Chris: And then you have even more historical context. So you’re not just going back a few months, you can go back years to really see volume and compare.

Ben: That’s what I spend most of my time doing, so yeah.

I want to talk quickly before we wrap up about opportunity and risk, and learning and future innovation and stuff, and if people have questions, now would be a great time to start putting those in so that we can get to those in a few minutes. But risk looks ahead, Chris, as does innovation, so how would you describe the relationship between those two things, risk and innovation?

Chris: So risk and innovation, I think where they do complement each other, think about it. We would have never built a plane if we were risk-averse. Engineers at some point had to build a bridge. If we were so risk-averse, we would never do these things. So the idea and how we can apply it is if we change our mindset, that’s I think the biggest step is understanding kind of, “What’s our comfort level with this?” And then you sort of work through different scenario plans to figure out, “Okay, we can innovate here safely. That area may be a little difficult.”

Oftentimes too, there’s just probably not enough research done in some cases, and so folks are quick to innovate and put something out to market before there’s proper case studies around how to customers. I think if you’re in the innovation space, sometimes you probably learn more about how your product’s being used from social media than you probably ever intended. Engineers can only think of so many things. So I think you kind of balance that out, but you have to take risks to innovate.

Ben: Yeah. And I think that’s the key there is nothing would ever change if people weren’t at least a little willing to take risks, right?

Chris: Yeah. We’d never have insurance. There’s just so many things that would have never been created if risk weren’t a part of that process.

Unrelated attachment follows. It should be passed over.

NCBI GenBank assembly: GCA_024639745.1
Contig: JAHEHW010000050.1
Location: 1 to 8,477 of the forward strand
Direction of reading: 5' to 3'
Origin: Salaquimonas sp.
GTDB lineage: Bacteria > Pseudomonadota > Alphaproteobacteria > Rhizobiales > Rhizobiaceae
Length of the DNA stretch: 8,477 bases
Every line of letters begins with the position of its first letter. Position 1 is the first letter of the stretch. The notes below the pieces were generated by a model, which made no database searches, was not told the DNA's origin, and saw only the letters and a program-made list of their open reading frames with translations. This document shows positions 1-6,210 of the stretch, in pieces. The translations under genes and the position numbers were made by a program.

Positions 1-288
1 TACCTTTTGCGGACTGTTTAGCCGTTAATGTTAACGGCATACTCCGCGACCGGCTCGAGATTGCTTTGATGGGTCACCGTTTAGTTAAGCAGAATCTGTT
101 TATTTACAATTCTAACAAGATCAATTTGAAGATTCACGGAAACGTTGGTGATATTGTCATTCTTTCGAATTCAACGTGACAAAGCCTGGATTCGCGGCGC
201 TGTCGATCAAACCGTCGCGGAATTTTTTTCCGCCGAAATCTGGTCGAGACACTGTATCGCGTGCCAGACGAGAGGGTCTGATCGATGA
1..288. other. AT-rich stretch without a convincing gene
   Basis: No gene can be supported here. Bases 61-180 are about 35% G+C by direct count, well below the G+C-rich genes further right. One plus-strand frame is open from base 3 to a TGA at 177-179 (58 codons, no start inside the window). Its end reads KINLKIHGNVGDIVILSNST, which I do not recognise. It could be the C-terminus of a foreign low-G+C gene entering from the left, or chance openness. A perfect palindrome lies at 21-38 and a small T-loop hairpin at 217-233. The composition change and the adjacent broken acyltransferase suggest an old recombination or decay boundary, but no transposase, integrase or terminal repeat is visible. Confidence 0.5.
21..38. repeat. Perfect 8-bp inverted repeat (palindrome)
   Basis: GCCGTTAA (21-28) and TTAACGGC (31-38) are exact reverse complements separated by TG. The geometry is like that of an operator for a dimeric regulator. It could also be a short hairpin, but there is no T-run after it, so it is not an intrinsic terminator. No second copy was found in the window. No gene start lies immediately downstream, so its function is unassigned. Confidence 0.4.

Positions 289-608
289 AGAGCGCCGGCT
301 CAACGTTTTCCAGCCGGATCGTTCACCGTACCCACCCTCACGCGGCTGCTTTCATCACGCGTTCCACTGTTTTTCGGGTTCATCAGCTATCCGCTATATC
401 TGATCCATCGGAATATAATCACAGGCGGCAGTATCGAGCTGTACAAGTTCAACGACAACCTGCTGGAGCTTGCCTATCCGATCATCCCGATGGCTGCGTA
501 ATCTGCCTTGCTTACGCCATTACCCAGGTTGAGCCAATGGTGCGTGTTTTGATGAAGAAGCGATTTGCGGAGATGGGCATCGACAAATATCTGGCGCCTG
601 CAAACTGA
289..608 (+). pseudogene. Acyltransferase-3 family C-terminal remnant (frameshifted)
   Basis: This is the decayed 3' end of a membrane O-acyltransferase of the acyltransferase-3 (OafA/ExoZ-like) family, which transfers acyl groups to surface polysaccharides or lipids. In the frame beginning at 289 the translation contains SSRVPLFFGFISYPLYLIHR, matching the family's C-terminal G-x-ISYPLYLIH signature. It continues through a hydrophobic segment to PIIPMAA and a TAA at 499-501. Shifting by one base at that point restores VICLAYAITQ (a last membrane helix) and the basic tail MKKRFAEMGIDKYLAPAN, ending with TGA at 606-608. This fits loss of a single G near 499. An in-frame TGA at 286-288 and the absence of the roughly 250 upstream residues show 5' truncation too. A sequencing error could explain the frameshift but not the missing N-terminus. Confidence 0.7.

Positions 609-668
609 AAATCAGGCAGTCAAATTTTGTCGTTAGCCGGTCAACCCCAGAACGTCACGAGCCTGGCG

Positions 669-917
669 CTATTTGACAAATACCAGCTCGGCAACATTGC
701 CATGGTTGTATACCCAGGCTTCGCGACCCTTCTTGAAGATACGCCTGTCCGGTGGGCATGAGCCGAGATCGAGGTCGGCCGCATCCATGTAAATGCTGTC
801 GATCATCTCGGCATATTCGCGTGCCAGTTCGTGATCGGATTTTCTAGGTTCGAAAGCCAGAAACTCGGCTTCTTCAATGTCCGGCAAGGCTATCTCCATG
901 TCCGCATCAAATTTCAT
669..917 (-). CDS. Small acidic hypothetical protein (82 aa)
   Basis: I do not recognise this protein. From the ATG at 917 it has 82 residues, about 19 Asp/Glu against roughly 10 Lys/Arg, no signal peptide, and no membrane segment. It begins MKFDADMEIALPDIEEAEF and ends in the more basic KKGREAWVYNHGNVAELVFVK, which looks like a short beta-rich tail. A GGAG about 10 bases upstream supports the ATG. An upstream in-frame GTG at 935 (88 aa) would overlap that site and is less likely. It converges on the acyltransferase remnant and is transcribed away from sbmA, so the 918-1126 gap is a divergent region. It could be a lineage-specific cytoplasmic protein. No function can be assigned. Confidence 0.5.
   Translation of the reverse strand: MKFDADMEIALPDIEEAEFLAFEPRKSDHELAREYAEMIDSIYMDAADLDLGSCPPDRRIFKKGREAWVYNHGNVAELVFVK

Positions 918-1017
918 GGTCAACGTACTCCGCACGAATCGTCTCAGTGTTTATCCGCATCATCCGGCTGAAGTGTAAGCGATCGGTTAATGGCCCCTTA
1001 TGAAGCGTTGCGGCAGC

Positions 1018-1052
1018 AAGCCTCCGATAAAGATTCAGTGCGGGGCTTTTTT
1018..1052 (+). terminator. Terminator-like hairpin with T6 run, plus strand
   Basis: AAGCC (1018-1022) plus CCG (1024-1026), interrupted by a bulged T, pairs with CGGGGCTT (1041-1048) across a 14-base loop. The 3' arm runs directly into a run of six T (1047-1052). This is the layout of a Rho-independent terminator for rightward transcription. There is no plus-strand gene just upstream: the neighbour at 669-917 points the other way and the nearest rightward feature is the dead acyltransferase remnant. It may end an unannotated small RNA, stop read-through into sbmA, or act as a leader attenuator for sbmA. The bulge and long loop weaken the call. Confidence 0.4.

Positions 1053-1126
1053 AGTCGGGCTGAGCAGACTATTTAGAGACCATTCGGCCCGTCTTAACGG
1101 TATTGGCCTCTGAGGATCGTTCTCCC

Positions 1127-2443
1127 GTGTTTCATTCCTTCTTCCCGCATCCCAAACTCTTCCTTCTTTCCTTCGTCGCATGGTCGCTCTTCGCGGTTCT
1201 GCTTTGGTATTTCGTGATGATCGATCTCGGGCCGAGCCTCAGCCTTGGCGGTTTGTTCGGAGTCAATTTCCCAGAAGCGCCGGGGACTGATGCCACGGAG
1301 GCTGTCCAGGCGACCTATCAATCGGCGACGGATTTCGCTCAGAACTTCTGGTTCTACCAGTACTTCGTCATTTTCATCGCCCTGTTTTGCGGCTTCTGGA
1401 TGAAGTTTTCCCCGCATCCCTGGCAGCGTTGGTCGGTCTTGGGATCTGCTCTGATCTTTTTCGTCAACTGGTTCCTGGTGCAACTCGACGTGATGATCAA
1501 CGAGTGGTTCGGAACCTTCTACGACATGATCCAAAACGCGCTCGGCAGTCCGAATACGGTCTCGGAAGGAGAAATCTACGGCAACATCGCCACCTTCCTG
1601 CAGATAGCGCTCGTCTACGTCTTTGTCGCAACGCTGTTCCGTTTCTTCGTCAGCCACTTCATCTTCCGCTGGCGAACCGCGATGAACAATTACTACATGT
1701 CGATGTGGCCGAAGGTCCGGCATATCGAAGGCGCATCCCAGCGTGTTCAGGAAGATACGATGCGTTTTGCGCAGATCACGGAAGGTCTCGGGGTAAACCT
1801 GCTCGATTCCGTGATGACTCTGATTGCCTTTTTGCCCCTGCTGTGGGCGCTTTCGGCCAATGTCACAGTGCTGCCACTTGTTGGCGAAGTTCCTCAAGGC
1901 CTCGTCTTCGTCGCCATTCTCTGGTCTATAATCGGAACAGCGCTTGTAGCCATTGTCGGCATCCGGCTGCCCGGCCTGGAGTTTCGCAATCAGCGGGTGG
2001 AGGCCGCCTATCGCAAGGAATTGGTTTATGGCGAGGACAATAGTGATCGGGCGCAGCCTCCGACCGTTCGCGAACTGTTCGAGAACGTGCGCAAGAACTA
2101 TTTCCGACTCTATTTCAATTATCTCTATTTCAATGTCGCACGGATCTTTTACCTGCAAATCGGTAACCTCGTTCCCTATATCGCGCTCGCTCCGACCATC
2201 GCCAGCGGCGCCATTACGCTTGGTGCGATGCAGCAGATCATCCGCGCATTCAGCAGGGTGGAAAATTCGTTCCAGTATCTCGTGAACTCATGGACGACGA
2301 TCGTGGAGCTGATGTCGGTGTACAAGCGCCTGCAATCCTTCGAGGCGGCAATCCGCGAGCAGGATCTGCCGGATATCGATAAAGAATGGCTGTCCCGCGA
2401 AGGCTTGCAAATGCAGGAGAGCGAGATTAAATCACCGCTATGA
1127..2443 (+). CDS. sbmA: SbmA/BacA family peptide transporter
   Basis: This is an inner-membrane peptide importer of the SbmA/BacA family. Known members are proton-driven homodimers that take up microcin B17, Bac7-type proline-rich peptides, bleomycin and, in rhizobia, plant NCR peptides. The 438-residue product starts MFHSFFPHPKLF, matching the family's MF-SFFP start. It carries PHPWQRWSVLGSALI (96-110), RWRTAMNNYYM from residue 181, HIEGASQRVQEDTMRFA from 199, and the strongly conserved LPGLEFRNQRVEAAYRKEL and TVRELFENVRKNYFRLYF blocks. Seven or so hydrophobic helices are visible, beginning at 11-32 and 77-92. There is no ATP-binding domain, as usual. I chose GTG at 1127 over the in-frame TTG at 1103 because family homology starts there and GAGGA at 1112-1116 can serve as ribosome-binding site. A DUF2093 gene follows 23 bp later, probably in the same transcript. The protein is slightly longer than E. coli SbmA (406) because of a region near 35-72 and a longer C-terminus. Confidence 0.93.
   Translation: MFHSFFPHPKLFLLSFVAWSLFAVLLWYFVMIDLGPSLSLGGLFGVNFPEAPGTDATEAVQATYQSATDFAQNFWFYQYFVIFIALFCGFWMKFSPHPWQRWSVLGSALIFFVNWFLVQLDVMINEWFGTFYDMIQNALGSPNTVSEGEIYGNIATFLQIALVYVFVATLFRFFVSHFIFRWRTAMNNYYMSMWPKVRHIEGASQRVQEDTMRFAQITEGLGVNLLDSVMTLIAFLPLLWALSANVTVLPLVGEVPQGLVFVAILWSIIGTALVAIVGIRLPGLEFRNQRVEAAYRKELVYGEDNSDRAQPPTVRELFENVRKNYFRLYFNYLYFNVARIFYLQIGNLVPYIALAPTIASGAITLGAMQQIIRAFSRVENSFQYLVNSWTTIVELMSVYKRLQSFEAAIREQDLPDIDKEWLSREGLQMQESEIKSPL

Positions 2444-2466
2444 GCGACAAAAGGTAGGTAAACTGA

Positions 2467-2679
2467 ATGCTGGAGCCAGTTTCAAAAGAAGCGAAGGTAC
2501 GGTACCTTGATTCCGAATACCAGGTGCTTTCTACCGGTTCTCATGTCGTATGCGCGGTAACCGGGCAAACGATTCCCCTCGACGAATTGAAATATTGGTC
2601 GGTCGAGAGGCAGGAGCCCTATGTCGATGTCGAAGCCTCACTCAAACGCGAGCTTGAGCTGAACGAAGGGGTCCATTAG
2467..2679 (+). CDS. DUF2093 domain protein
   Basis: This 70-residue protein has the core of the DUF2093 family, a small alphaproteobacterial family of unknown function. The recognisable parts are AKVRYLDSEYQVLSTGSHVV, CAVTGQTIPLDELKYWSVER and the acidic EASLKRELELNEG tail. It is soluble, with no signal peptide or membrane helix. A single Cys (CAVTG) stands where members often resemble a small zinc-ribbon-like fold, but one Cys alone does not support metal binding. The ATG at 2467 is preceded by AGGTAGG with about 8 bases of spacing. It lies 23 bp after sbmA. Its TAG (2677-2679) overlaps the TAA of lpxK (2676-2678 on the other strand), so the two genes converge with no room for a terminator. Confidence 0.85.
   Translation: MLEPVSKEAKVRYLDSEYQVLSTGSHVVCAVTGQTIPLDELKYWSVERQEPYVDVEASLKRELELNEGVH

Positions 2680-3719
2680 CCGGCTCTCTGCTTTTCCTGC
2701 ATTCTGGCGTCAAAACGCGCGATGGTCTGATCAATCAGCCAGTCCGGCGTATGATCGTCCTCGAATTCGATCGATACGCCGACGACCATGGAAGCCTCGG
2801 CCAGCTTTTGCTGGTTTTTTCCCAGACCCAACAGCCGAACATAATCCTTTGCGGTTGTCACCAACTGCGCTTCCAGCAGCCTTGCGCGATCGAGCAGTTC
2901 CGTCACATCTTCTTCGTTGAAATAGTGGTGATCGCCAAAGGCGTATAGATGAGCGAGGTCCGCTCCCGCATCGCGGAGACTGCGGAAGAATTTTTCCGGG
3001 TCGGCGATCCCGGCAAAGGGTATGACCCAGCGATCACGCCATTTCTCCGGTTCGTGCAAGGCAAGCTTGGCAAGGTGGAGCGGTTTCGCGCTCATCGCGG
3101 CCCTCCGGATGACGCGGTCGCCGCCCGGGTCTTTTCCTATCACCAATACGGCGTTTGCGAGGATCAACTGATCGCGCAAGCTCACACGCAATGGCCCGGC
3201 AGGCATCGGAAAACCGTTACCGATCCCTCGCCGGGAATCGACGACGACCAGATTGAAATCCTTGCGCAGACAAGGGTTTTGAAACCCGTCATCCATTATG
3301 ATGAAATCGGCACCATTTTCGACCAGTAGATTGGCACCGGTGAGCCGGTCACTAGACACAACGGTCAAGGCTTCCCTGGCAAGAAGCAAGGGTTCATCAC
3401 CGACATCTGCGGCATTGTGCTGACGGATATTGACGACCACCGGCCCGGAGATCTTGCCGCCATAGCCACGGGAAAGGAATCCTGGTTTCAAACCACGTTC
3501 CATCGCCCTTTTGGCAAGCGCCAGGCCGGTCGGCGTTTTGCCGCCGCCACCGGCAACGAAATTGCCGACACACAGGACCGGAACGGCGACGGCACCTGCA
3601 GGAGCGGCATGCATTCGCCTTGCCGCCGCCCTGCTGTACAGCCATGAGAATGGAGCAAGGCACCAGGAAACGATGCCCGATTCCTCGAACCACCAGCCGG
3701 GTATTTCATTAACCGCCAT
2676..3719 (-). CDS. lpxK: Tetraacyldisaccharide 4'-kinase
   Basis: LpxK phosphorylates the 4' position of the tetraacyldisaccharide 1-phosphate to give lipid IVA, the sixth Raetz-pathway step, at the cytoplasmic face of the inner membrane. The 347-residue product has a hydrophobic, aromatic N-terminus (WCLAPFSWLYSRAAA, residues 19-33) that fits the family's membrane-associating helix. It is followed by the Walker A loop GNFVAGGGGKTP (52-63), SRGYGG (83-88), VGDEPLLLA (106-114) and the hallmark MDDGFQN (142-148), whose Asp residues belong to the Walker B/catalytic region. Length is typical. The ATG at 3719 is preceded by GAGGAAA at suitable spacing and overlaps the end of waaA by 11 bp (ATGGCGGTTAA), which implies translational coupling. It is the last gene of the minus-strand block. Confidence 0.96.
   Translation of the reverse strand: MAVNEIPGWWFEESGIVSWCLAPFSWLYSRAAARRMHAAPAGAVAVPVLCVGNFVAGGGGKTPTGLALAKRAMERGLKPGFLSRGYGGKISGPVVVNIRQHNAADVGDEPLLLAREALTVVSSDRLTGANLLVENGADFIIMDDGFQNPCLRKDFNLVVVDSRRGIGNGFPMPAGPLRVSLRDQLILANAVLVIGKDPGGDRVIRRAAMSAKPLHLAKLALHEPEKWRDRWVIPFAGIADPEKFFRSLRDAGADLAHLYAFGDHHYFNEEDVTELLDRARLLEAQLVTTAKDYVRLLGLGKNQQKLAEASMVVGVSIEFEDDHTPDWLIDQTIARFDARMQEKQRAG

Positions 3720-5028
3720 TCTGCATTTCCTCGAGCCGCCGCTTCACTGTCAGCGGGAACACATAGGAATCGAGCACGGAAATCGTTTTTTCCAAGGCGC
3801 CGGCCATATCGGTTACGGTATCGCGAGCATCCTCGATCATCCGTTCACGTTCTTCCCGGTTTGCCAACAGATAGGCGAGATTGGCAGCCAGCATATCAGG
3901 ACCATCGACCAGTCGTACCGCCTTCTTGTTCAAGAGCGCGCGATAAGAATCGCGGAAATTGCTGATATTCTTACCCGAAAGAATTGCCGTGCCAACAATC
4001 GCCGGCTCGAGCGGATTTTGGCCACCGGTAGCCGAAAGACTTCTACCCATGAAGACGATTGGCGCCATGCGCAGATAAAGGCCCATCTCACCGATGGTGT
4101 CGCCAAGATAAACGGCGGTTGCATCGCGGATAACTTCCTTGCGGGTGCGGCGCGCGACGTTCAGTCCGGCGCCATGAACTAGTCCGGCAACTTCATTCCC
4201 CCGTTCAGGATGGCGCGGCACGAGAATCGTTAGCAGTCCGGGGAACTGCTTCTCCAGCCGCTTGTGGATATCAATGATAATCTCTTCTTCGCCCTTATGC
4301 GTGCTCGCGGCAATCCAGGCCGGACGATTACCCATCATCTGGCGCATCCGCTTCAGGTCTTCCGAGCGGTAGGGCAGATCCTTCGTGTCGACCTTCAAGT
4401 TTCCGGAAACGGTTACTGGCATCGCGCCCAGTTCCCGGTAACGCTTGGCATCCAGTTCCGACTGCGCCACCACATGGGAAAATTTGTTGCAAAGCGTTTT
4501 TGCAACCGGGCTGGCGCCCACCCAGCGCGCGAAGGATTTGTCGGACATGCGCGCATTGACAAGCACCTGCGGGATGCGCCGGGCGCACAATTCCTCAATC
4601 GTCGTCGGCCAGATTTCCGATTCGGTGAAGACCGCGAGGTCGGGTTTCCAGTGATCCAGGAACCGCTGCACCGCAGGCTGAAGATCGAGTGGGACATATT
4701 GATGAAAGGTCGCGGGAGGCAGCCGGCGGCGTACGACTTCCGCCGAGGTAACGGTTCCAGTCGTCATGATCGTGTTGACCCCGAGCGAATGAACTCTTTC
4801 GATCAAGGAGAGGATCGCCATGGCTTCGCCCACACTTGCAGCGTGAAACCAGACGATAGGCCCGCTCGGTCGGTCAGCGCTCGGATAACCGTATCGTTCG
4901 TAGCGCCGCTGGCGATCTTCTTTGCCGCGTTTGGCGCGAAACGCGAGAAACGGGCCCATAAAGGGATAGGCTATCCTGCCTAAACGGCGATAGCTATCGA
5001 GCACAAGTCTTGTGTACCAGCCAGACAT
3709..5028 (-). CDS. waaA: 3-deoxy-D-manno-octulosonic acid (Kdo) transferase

Ben: So, one last question before we turn the forum public, I guess. A lot of the work in risk management depends on data points from the past, let’s say. So not too many companies might have a handbook on how to manage their operations or suppliers or whatever during a pandemic, it’s a once-in-a-century event. So how do you plan or evaluate risks for these events, the black swan events, let’s call them, the little or no modern data points, certainly no social media data points on the pandemic, for example, how do you evaluate and plan for that?

Chris: There is a lot of work that goes into something of the scale of a pandemic, and honestly, that’s, for us at least, one of the key steps in this whole process is just understanding the landscape. So what you’re constantly doing is you’re scanning and scanning and scanning. It’s almost as if you’re setting up your own sonar system in your company, and what you have to do then is take all that data. In the case of the pandemic, as you said, early on, understanding what’s being closed? How are things being closed? How soon are they being closed? Who’s kind of the prominent voice that you have to follow guidance? Is the guidance matching?

So I guess you just kind of … no different than 10 planes in the air that a sonar system would pick up, then from there, you’re kind of in an air traffic control mode to say, “Okay, we have to move the business forward, but here’s the information that the business needs to know about.” So our goal, I think, and anyone’s goal in this space is to have more intelligent responses, and I think that’s what’s key is the intelligence comes from information that you’re able to digest correctly.

Ben: Yeah. Even contextual information can help that, even if it’s not specific to that crisis or to that risk. You can draw context from similar events in the past and et cetera. Okay.

Chris: Yep.

Ben: That’s great. We do have a couple of audience questions.

Chris: Yeah, absolutely.

Ben: Belinda Smith from McDonald’s asks, “How is reputation risk incorporated into enterprise risk management?”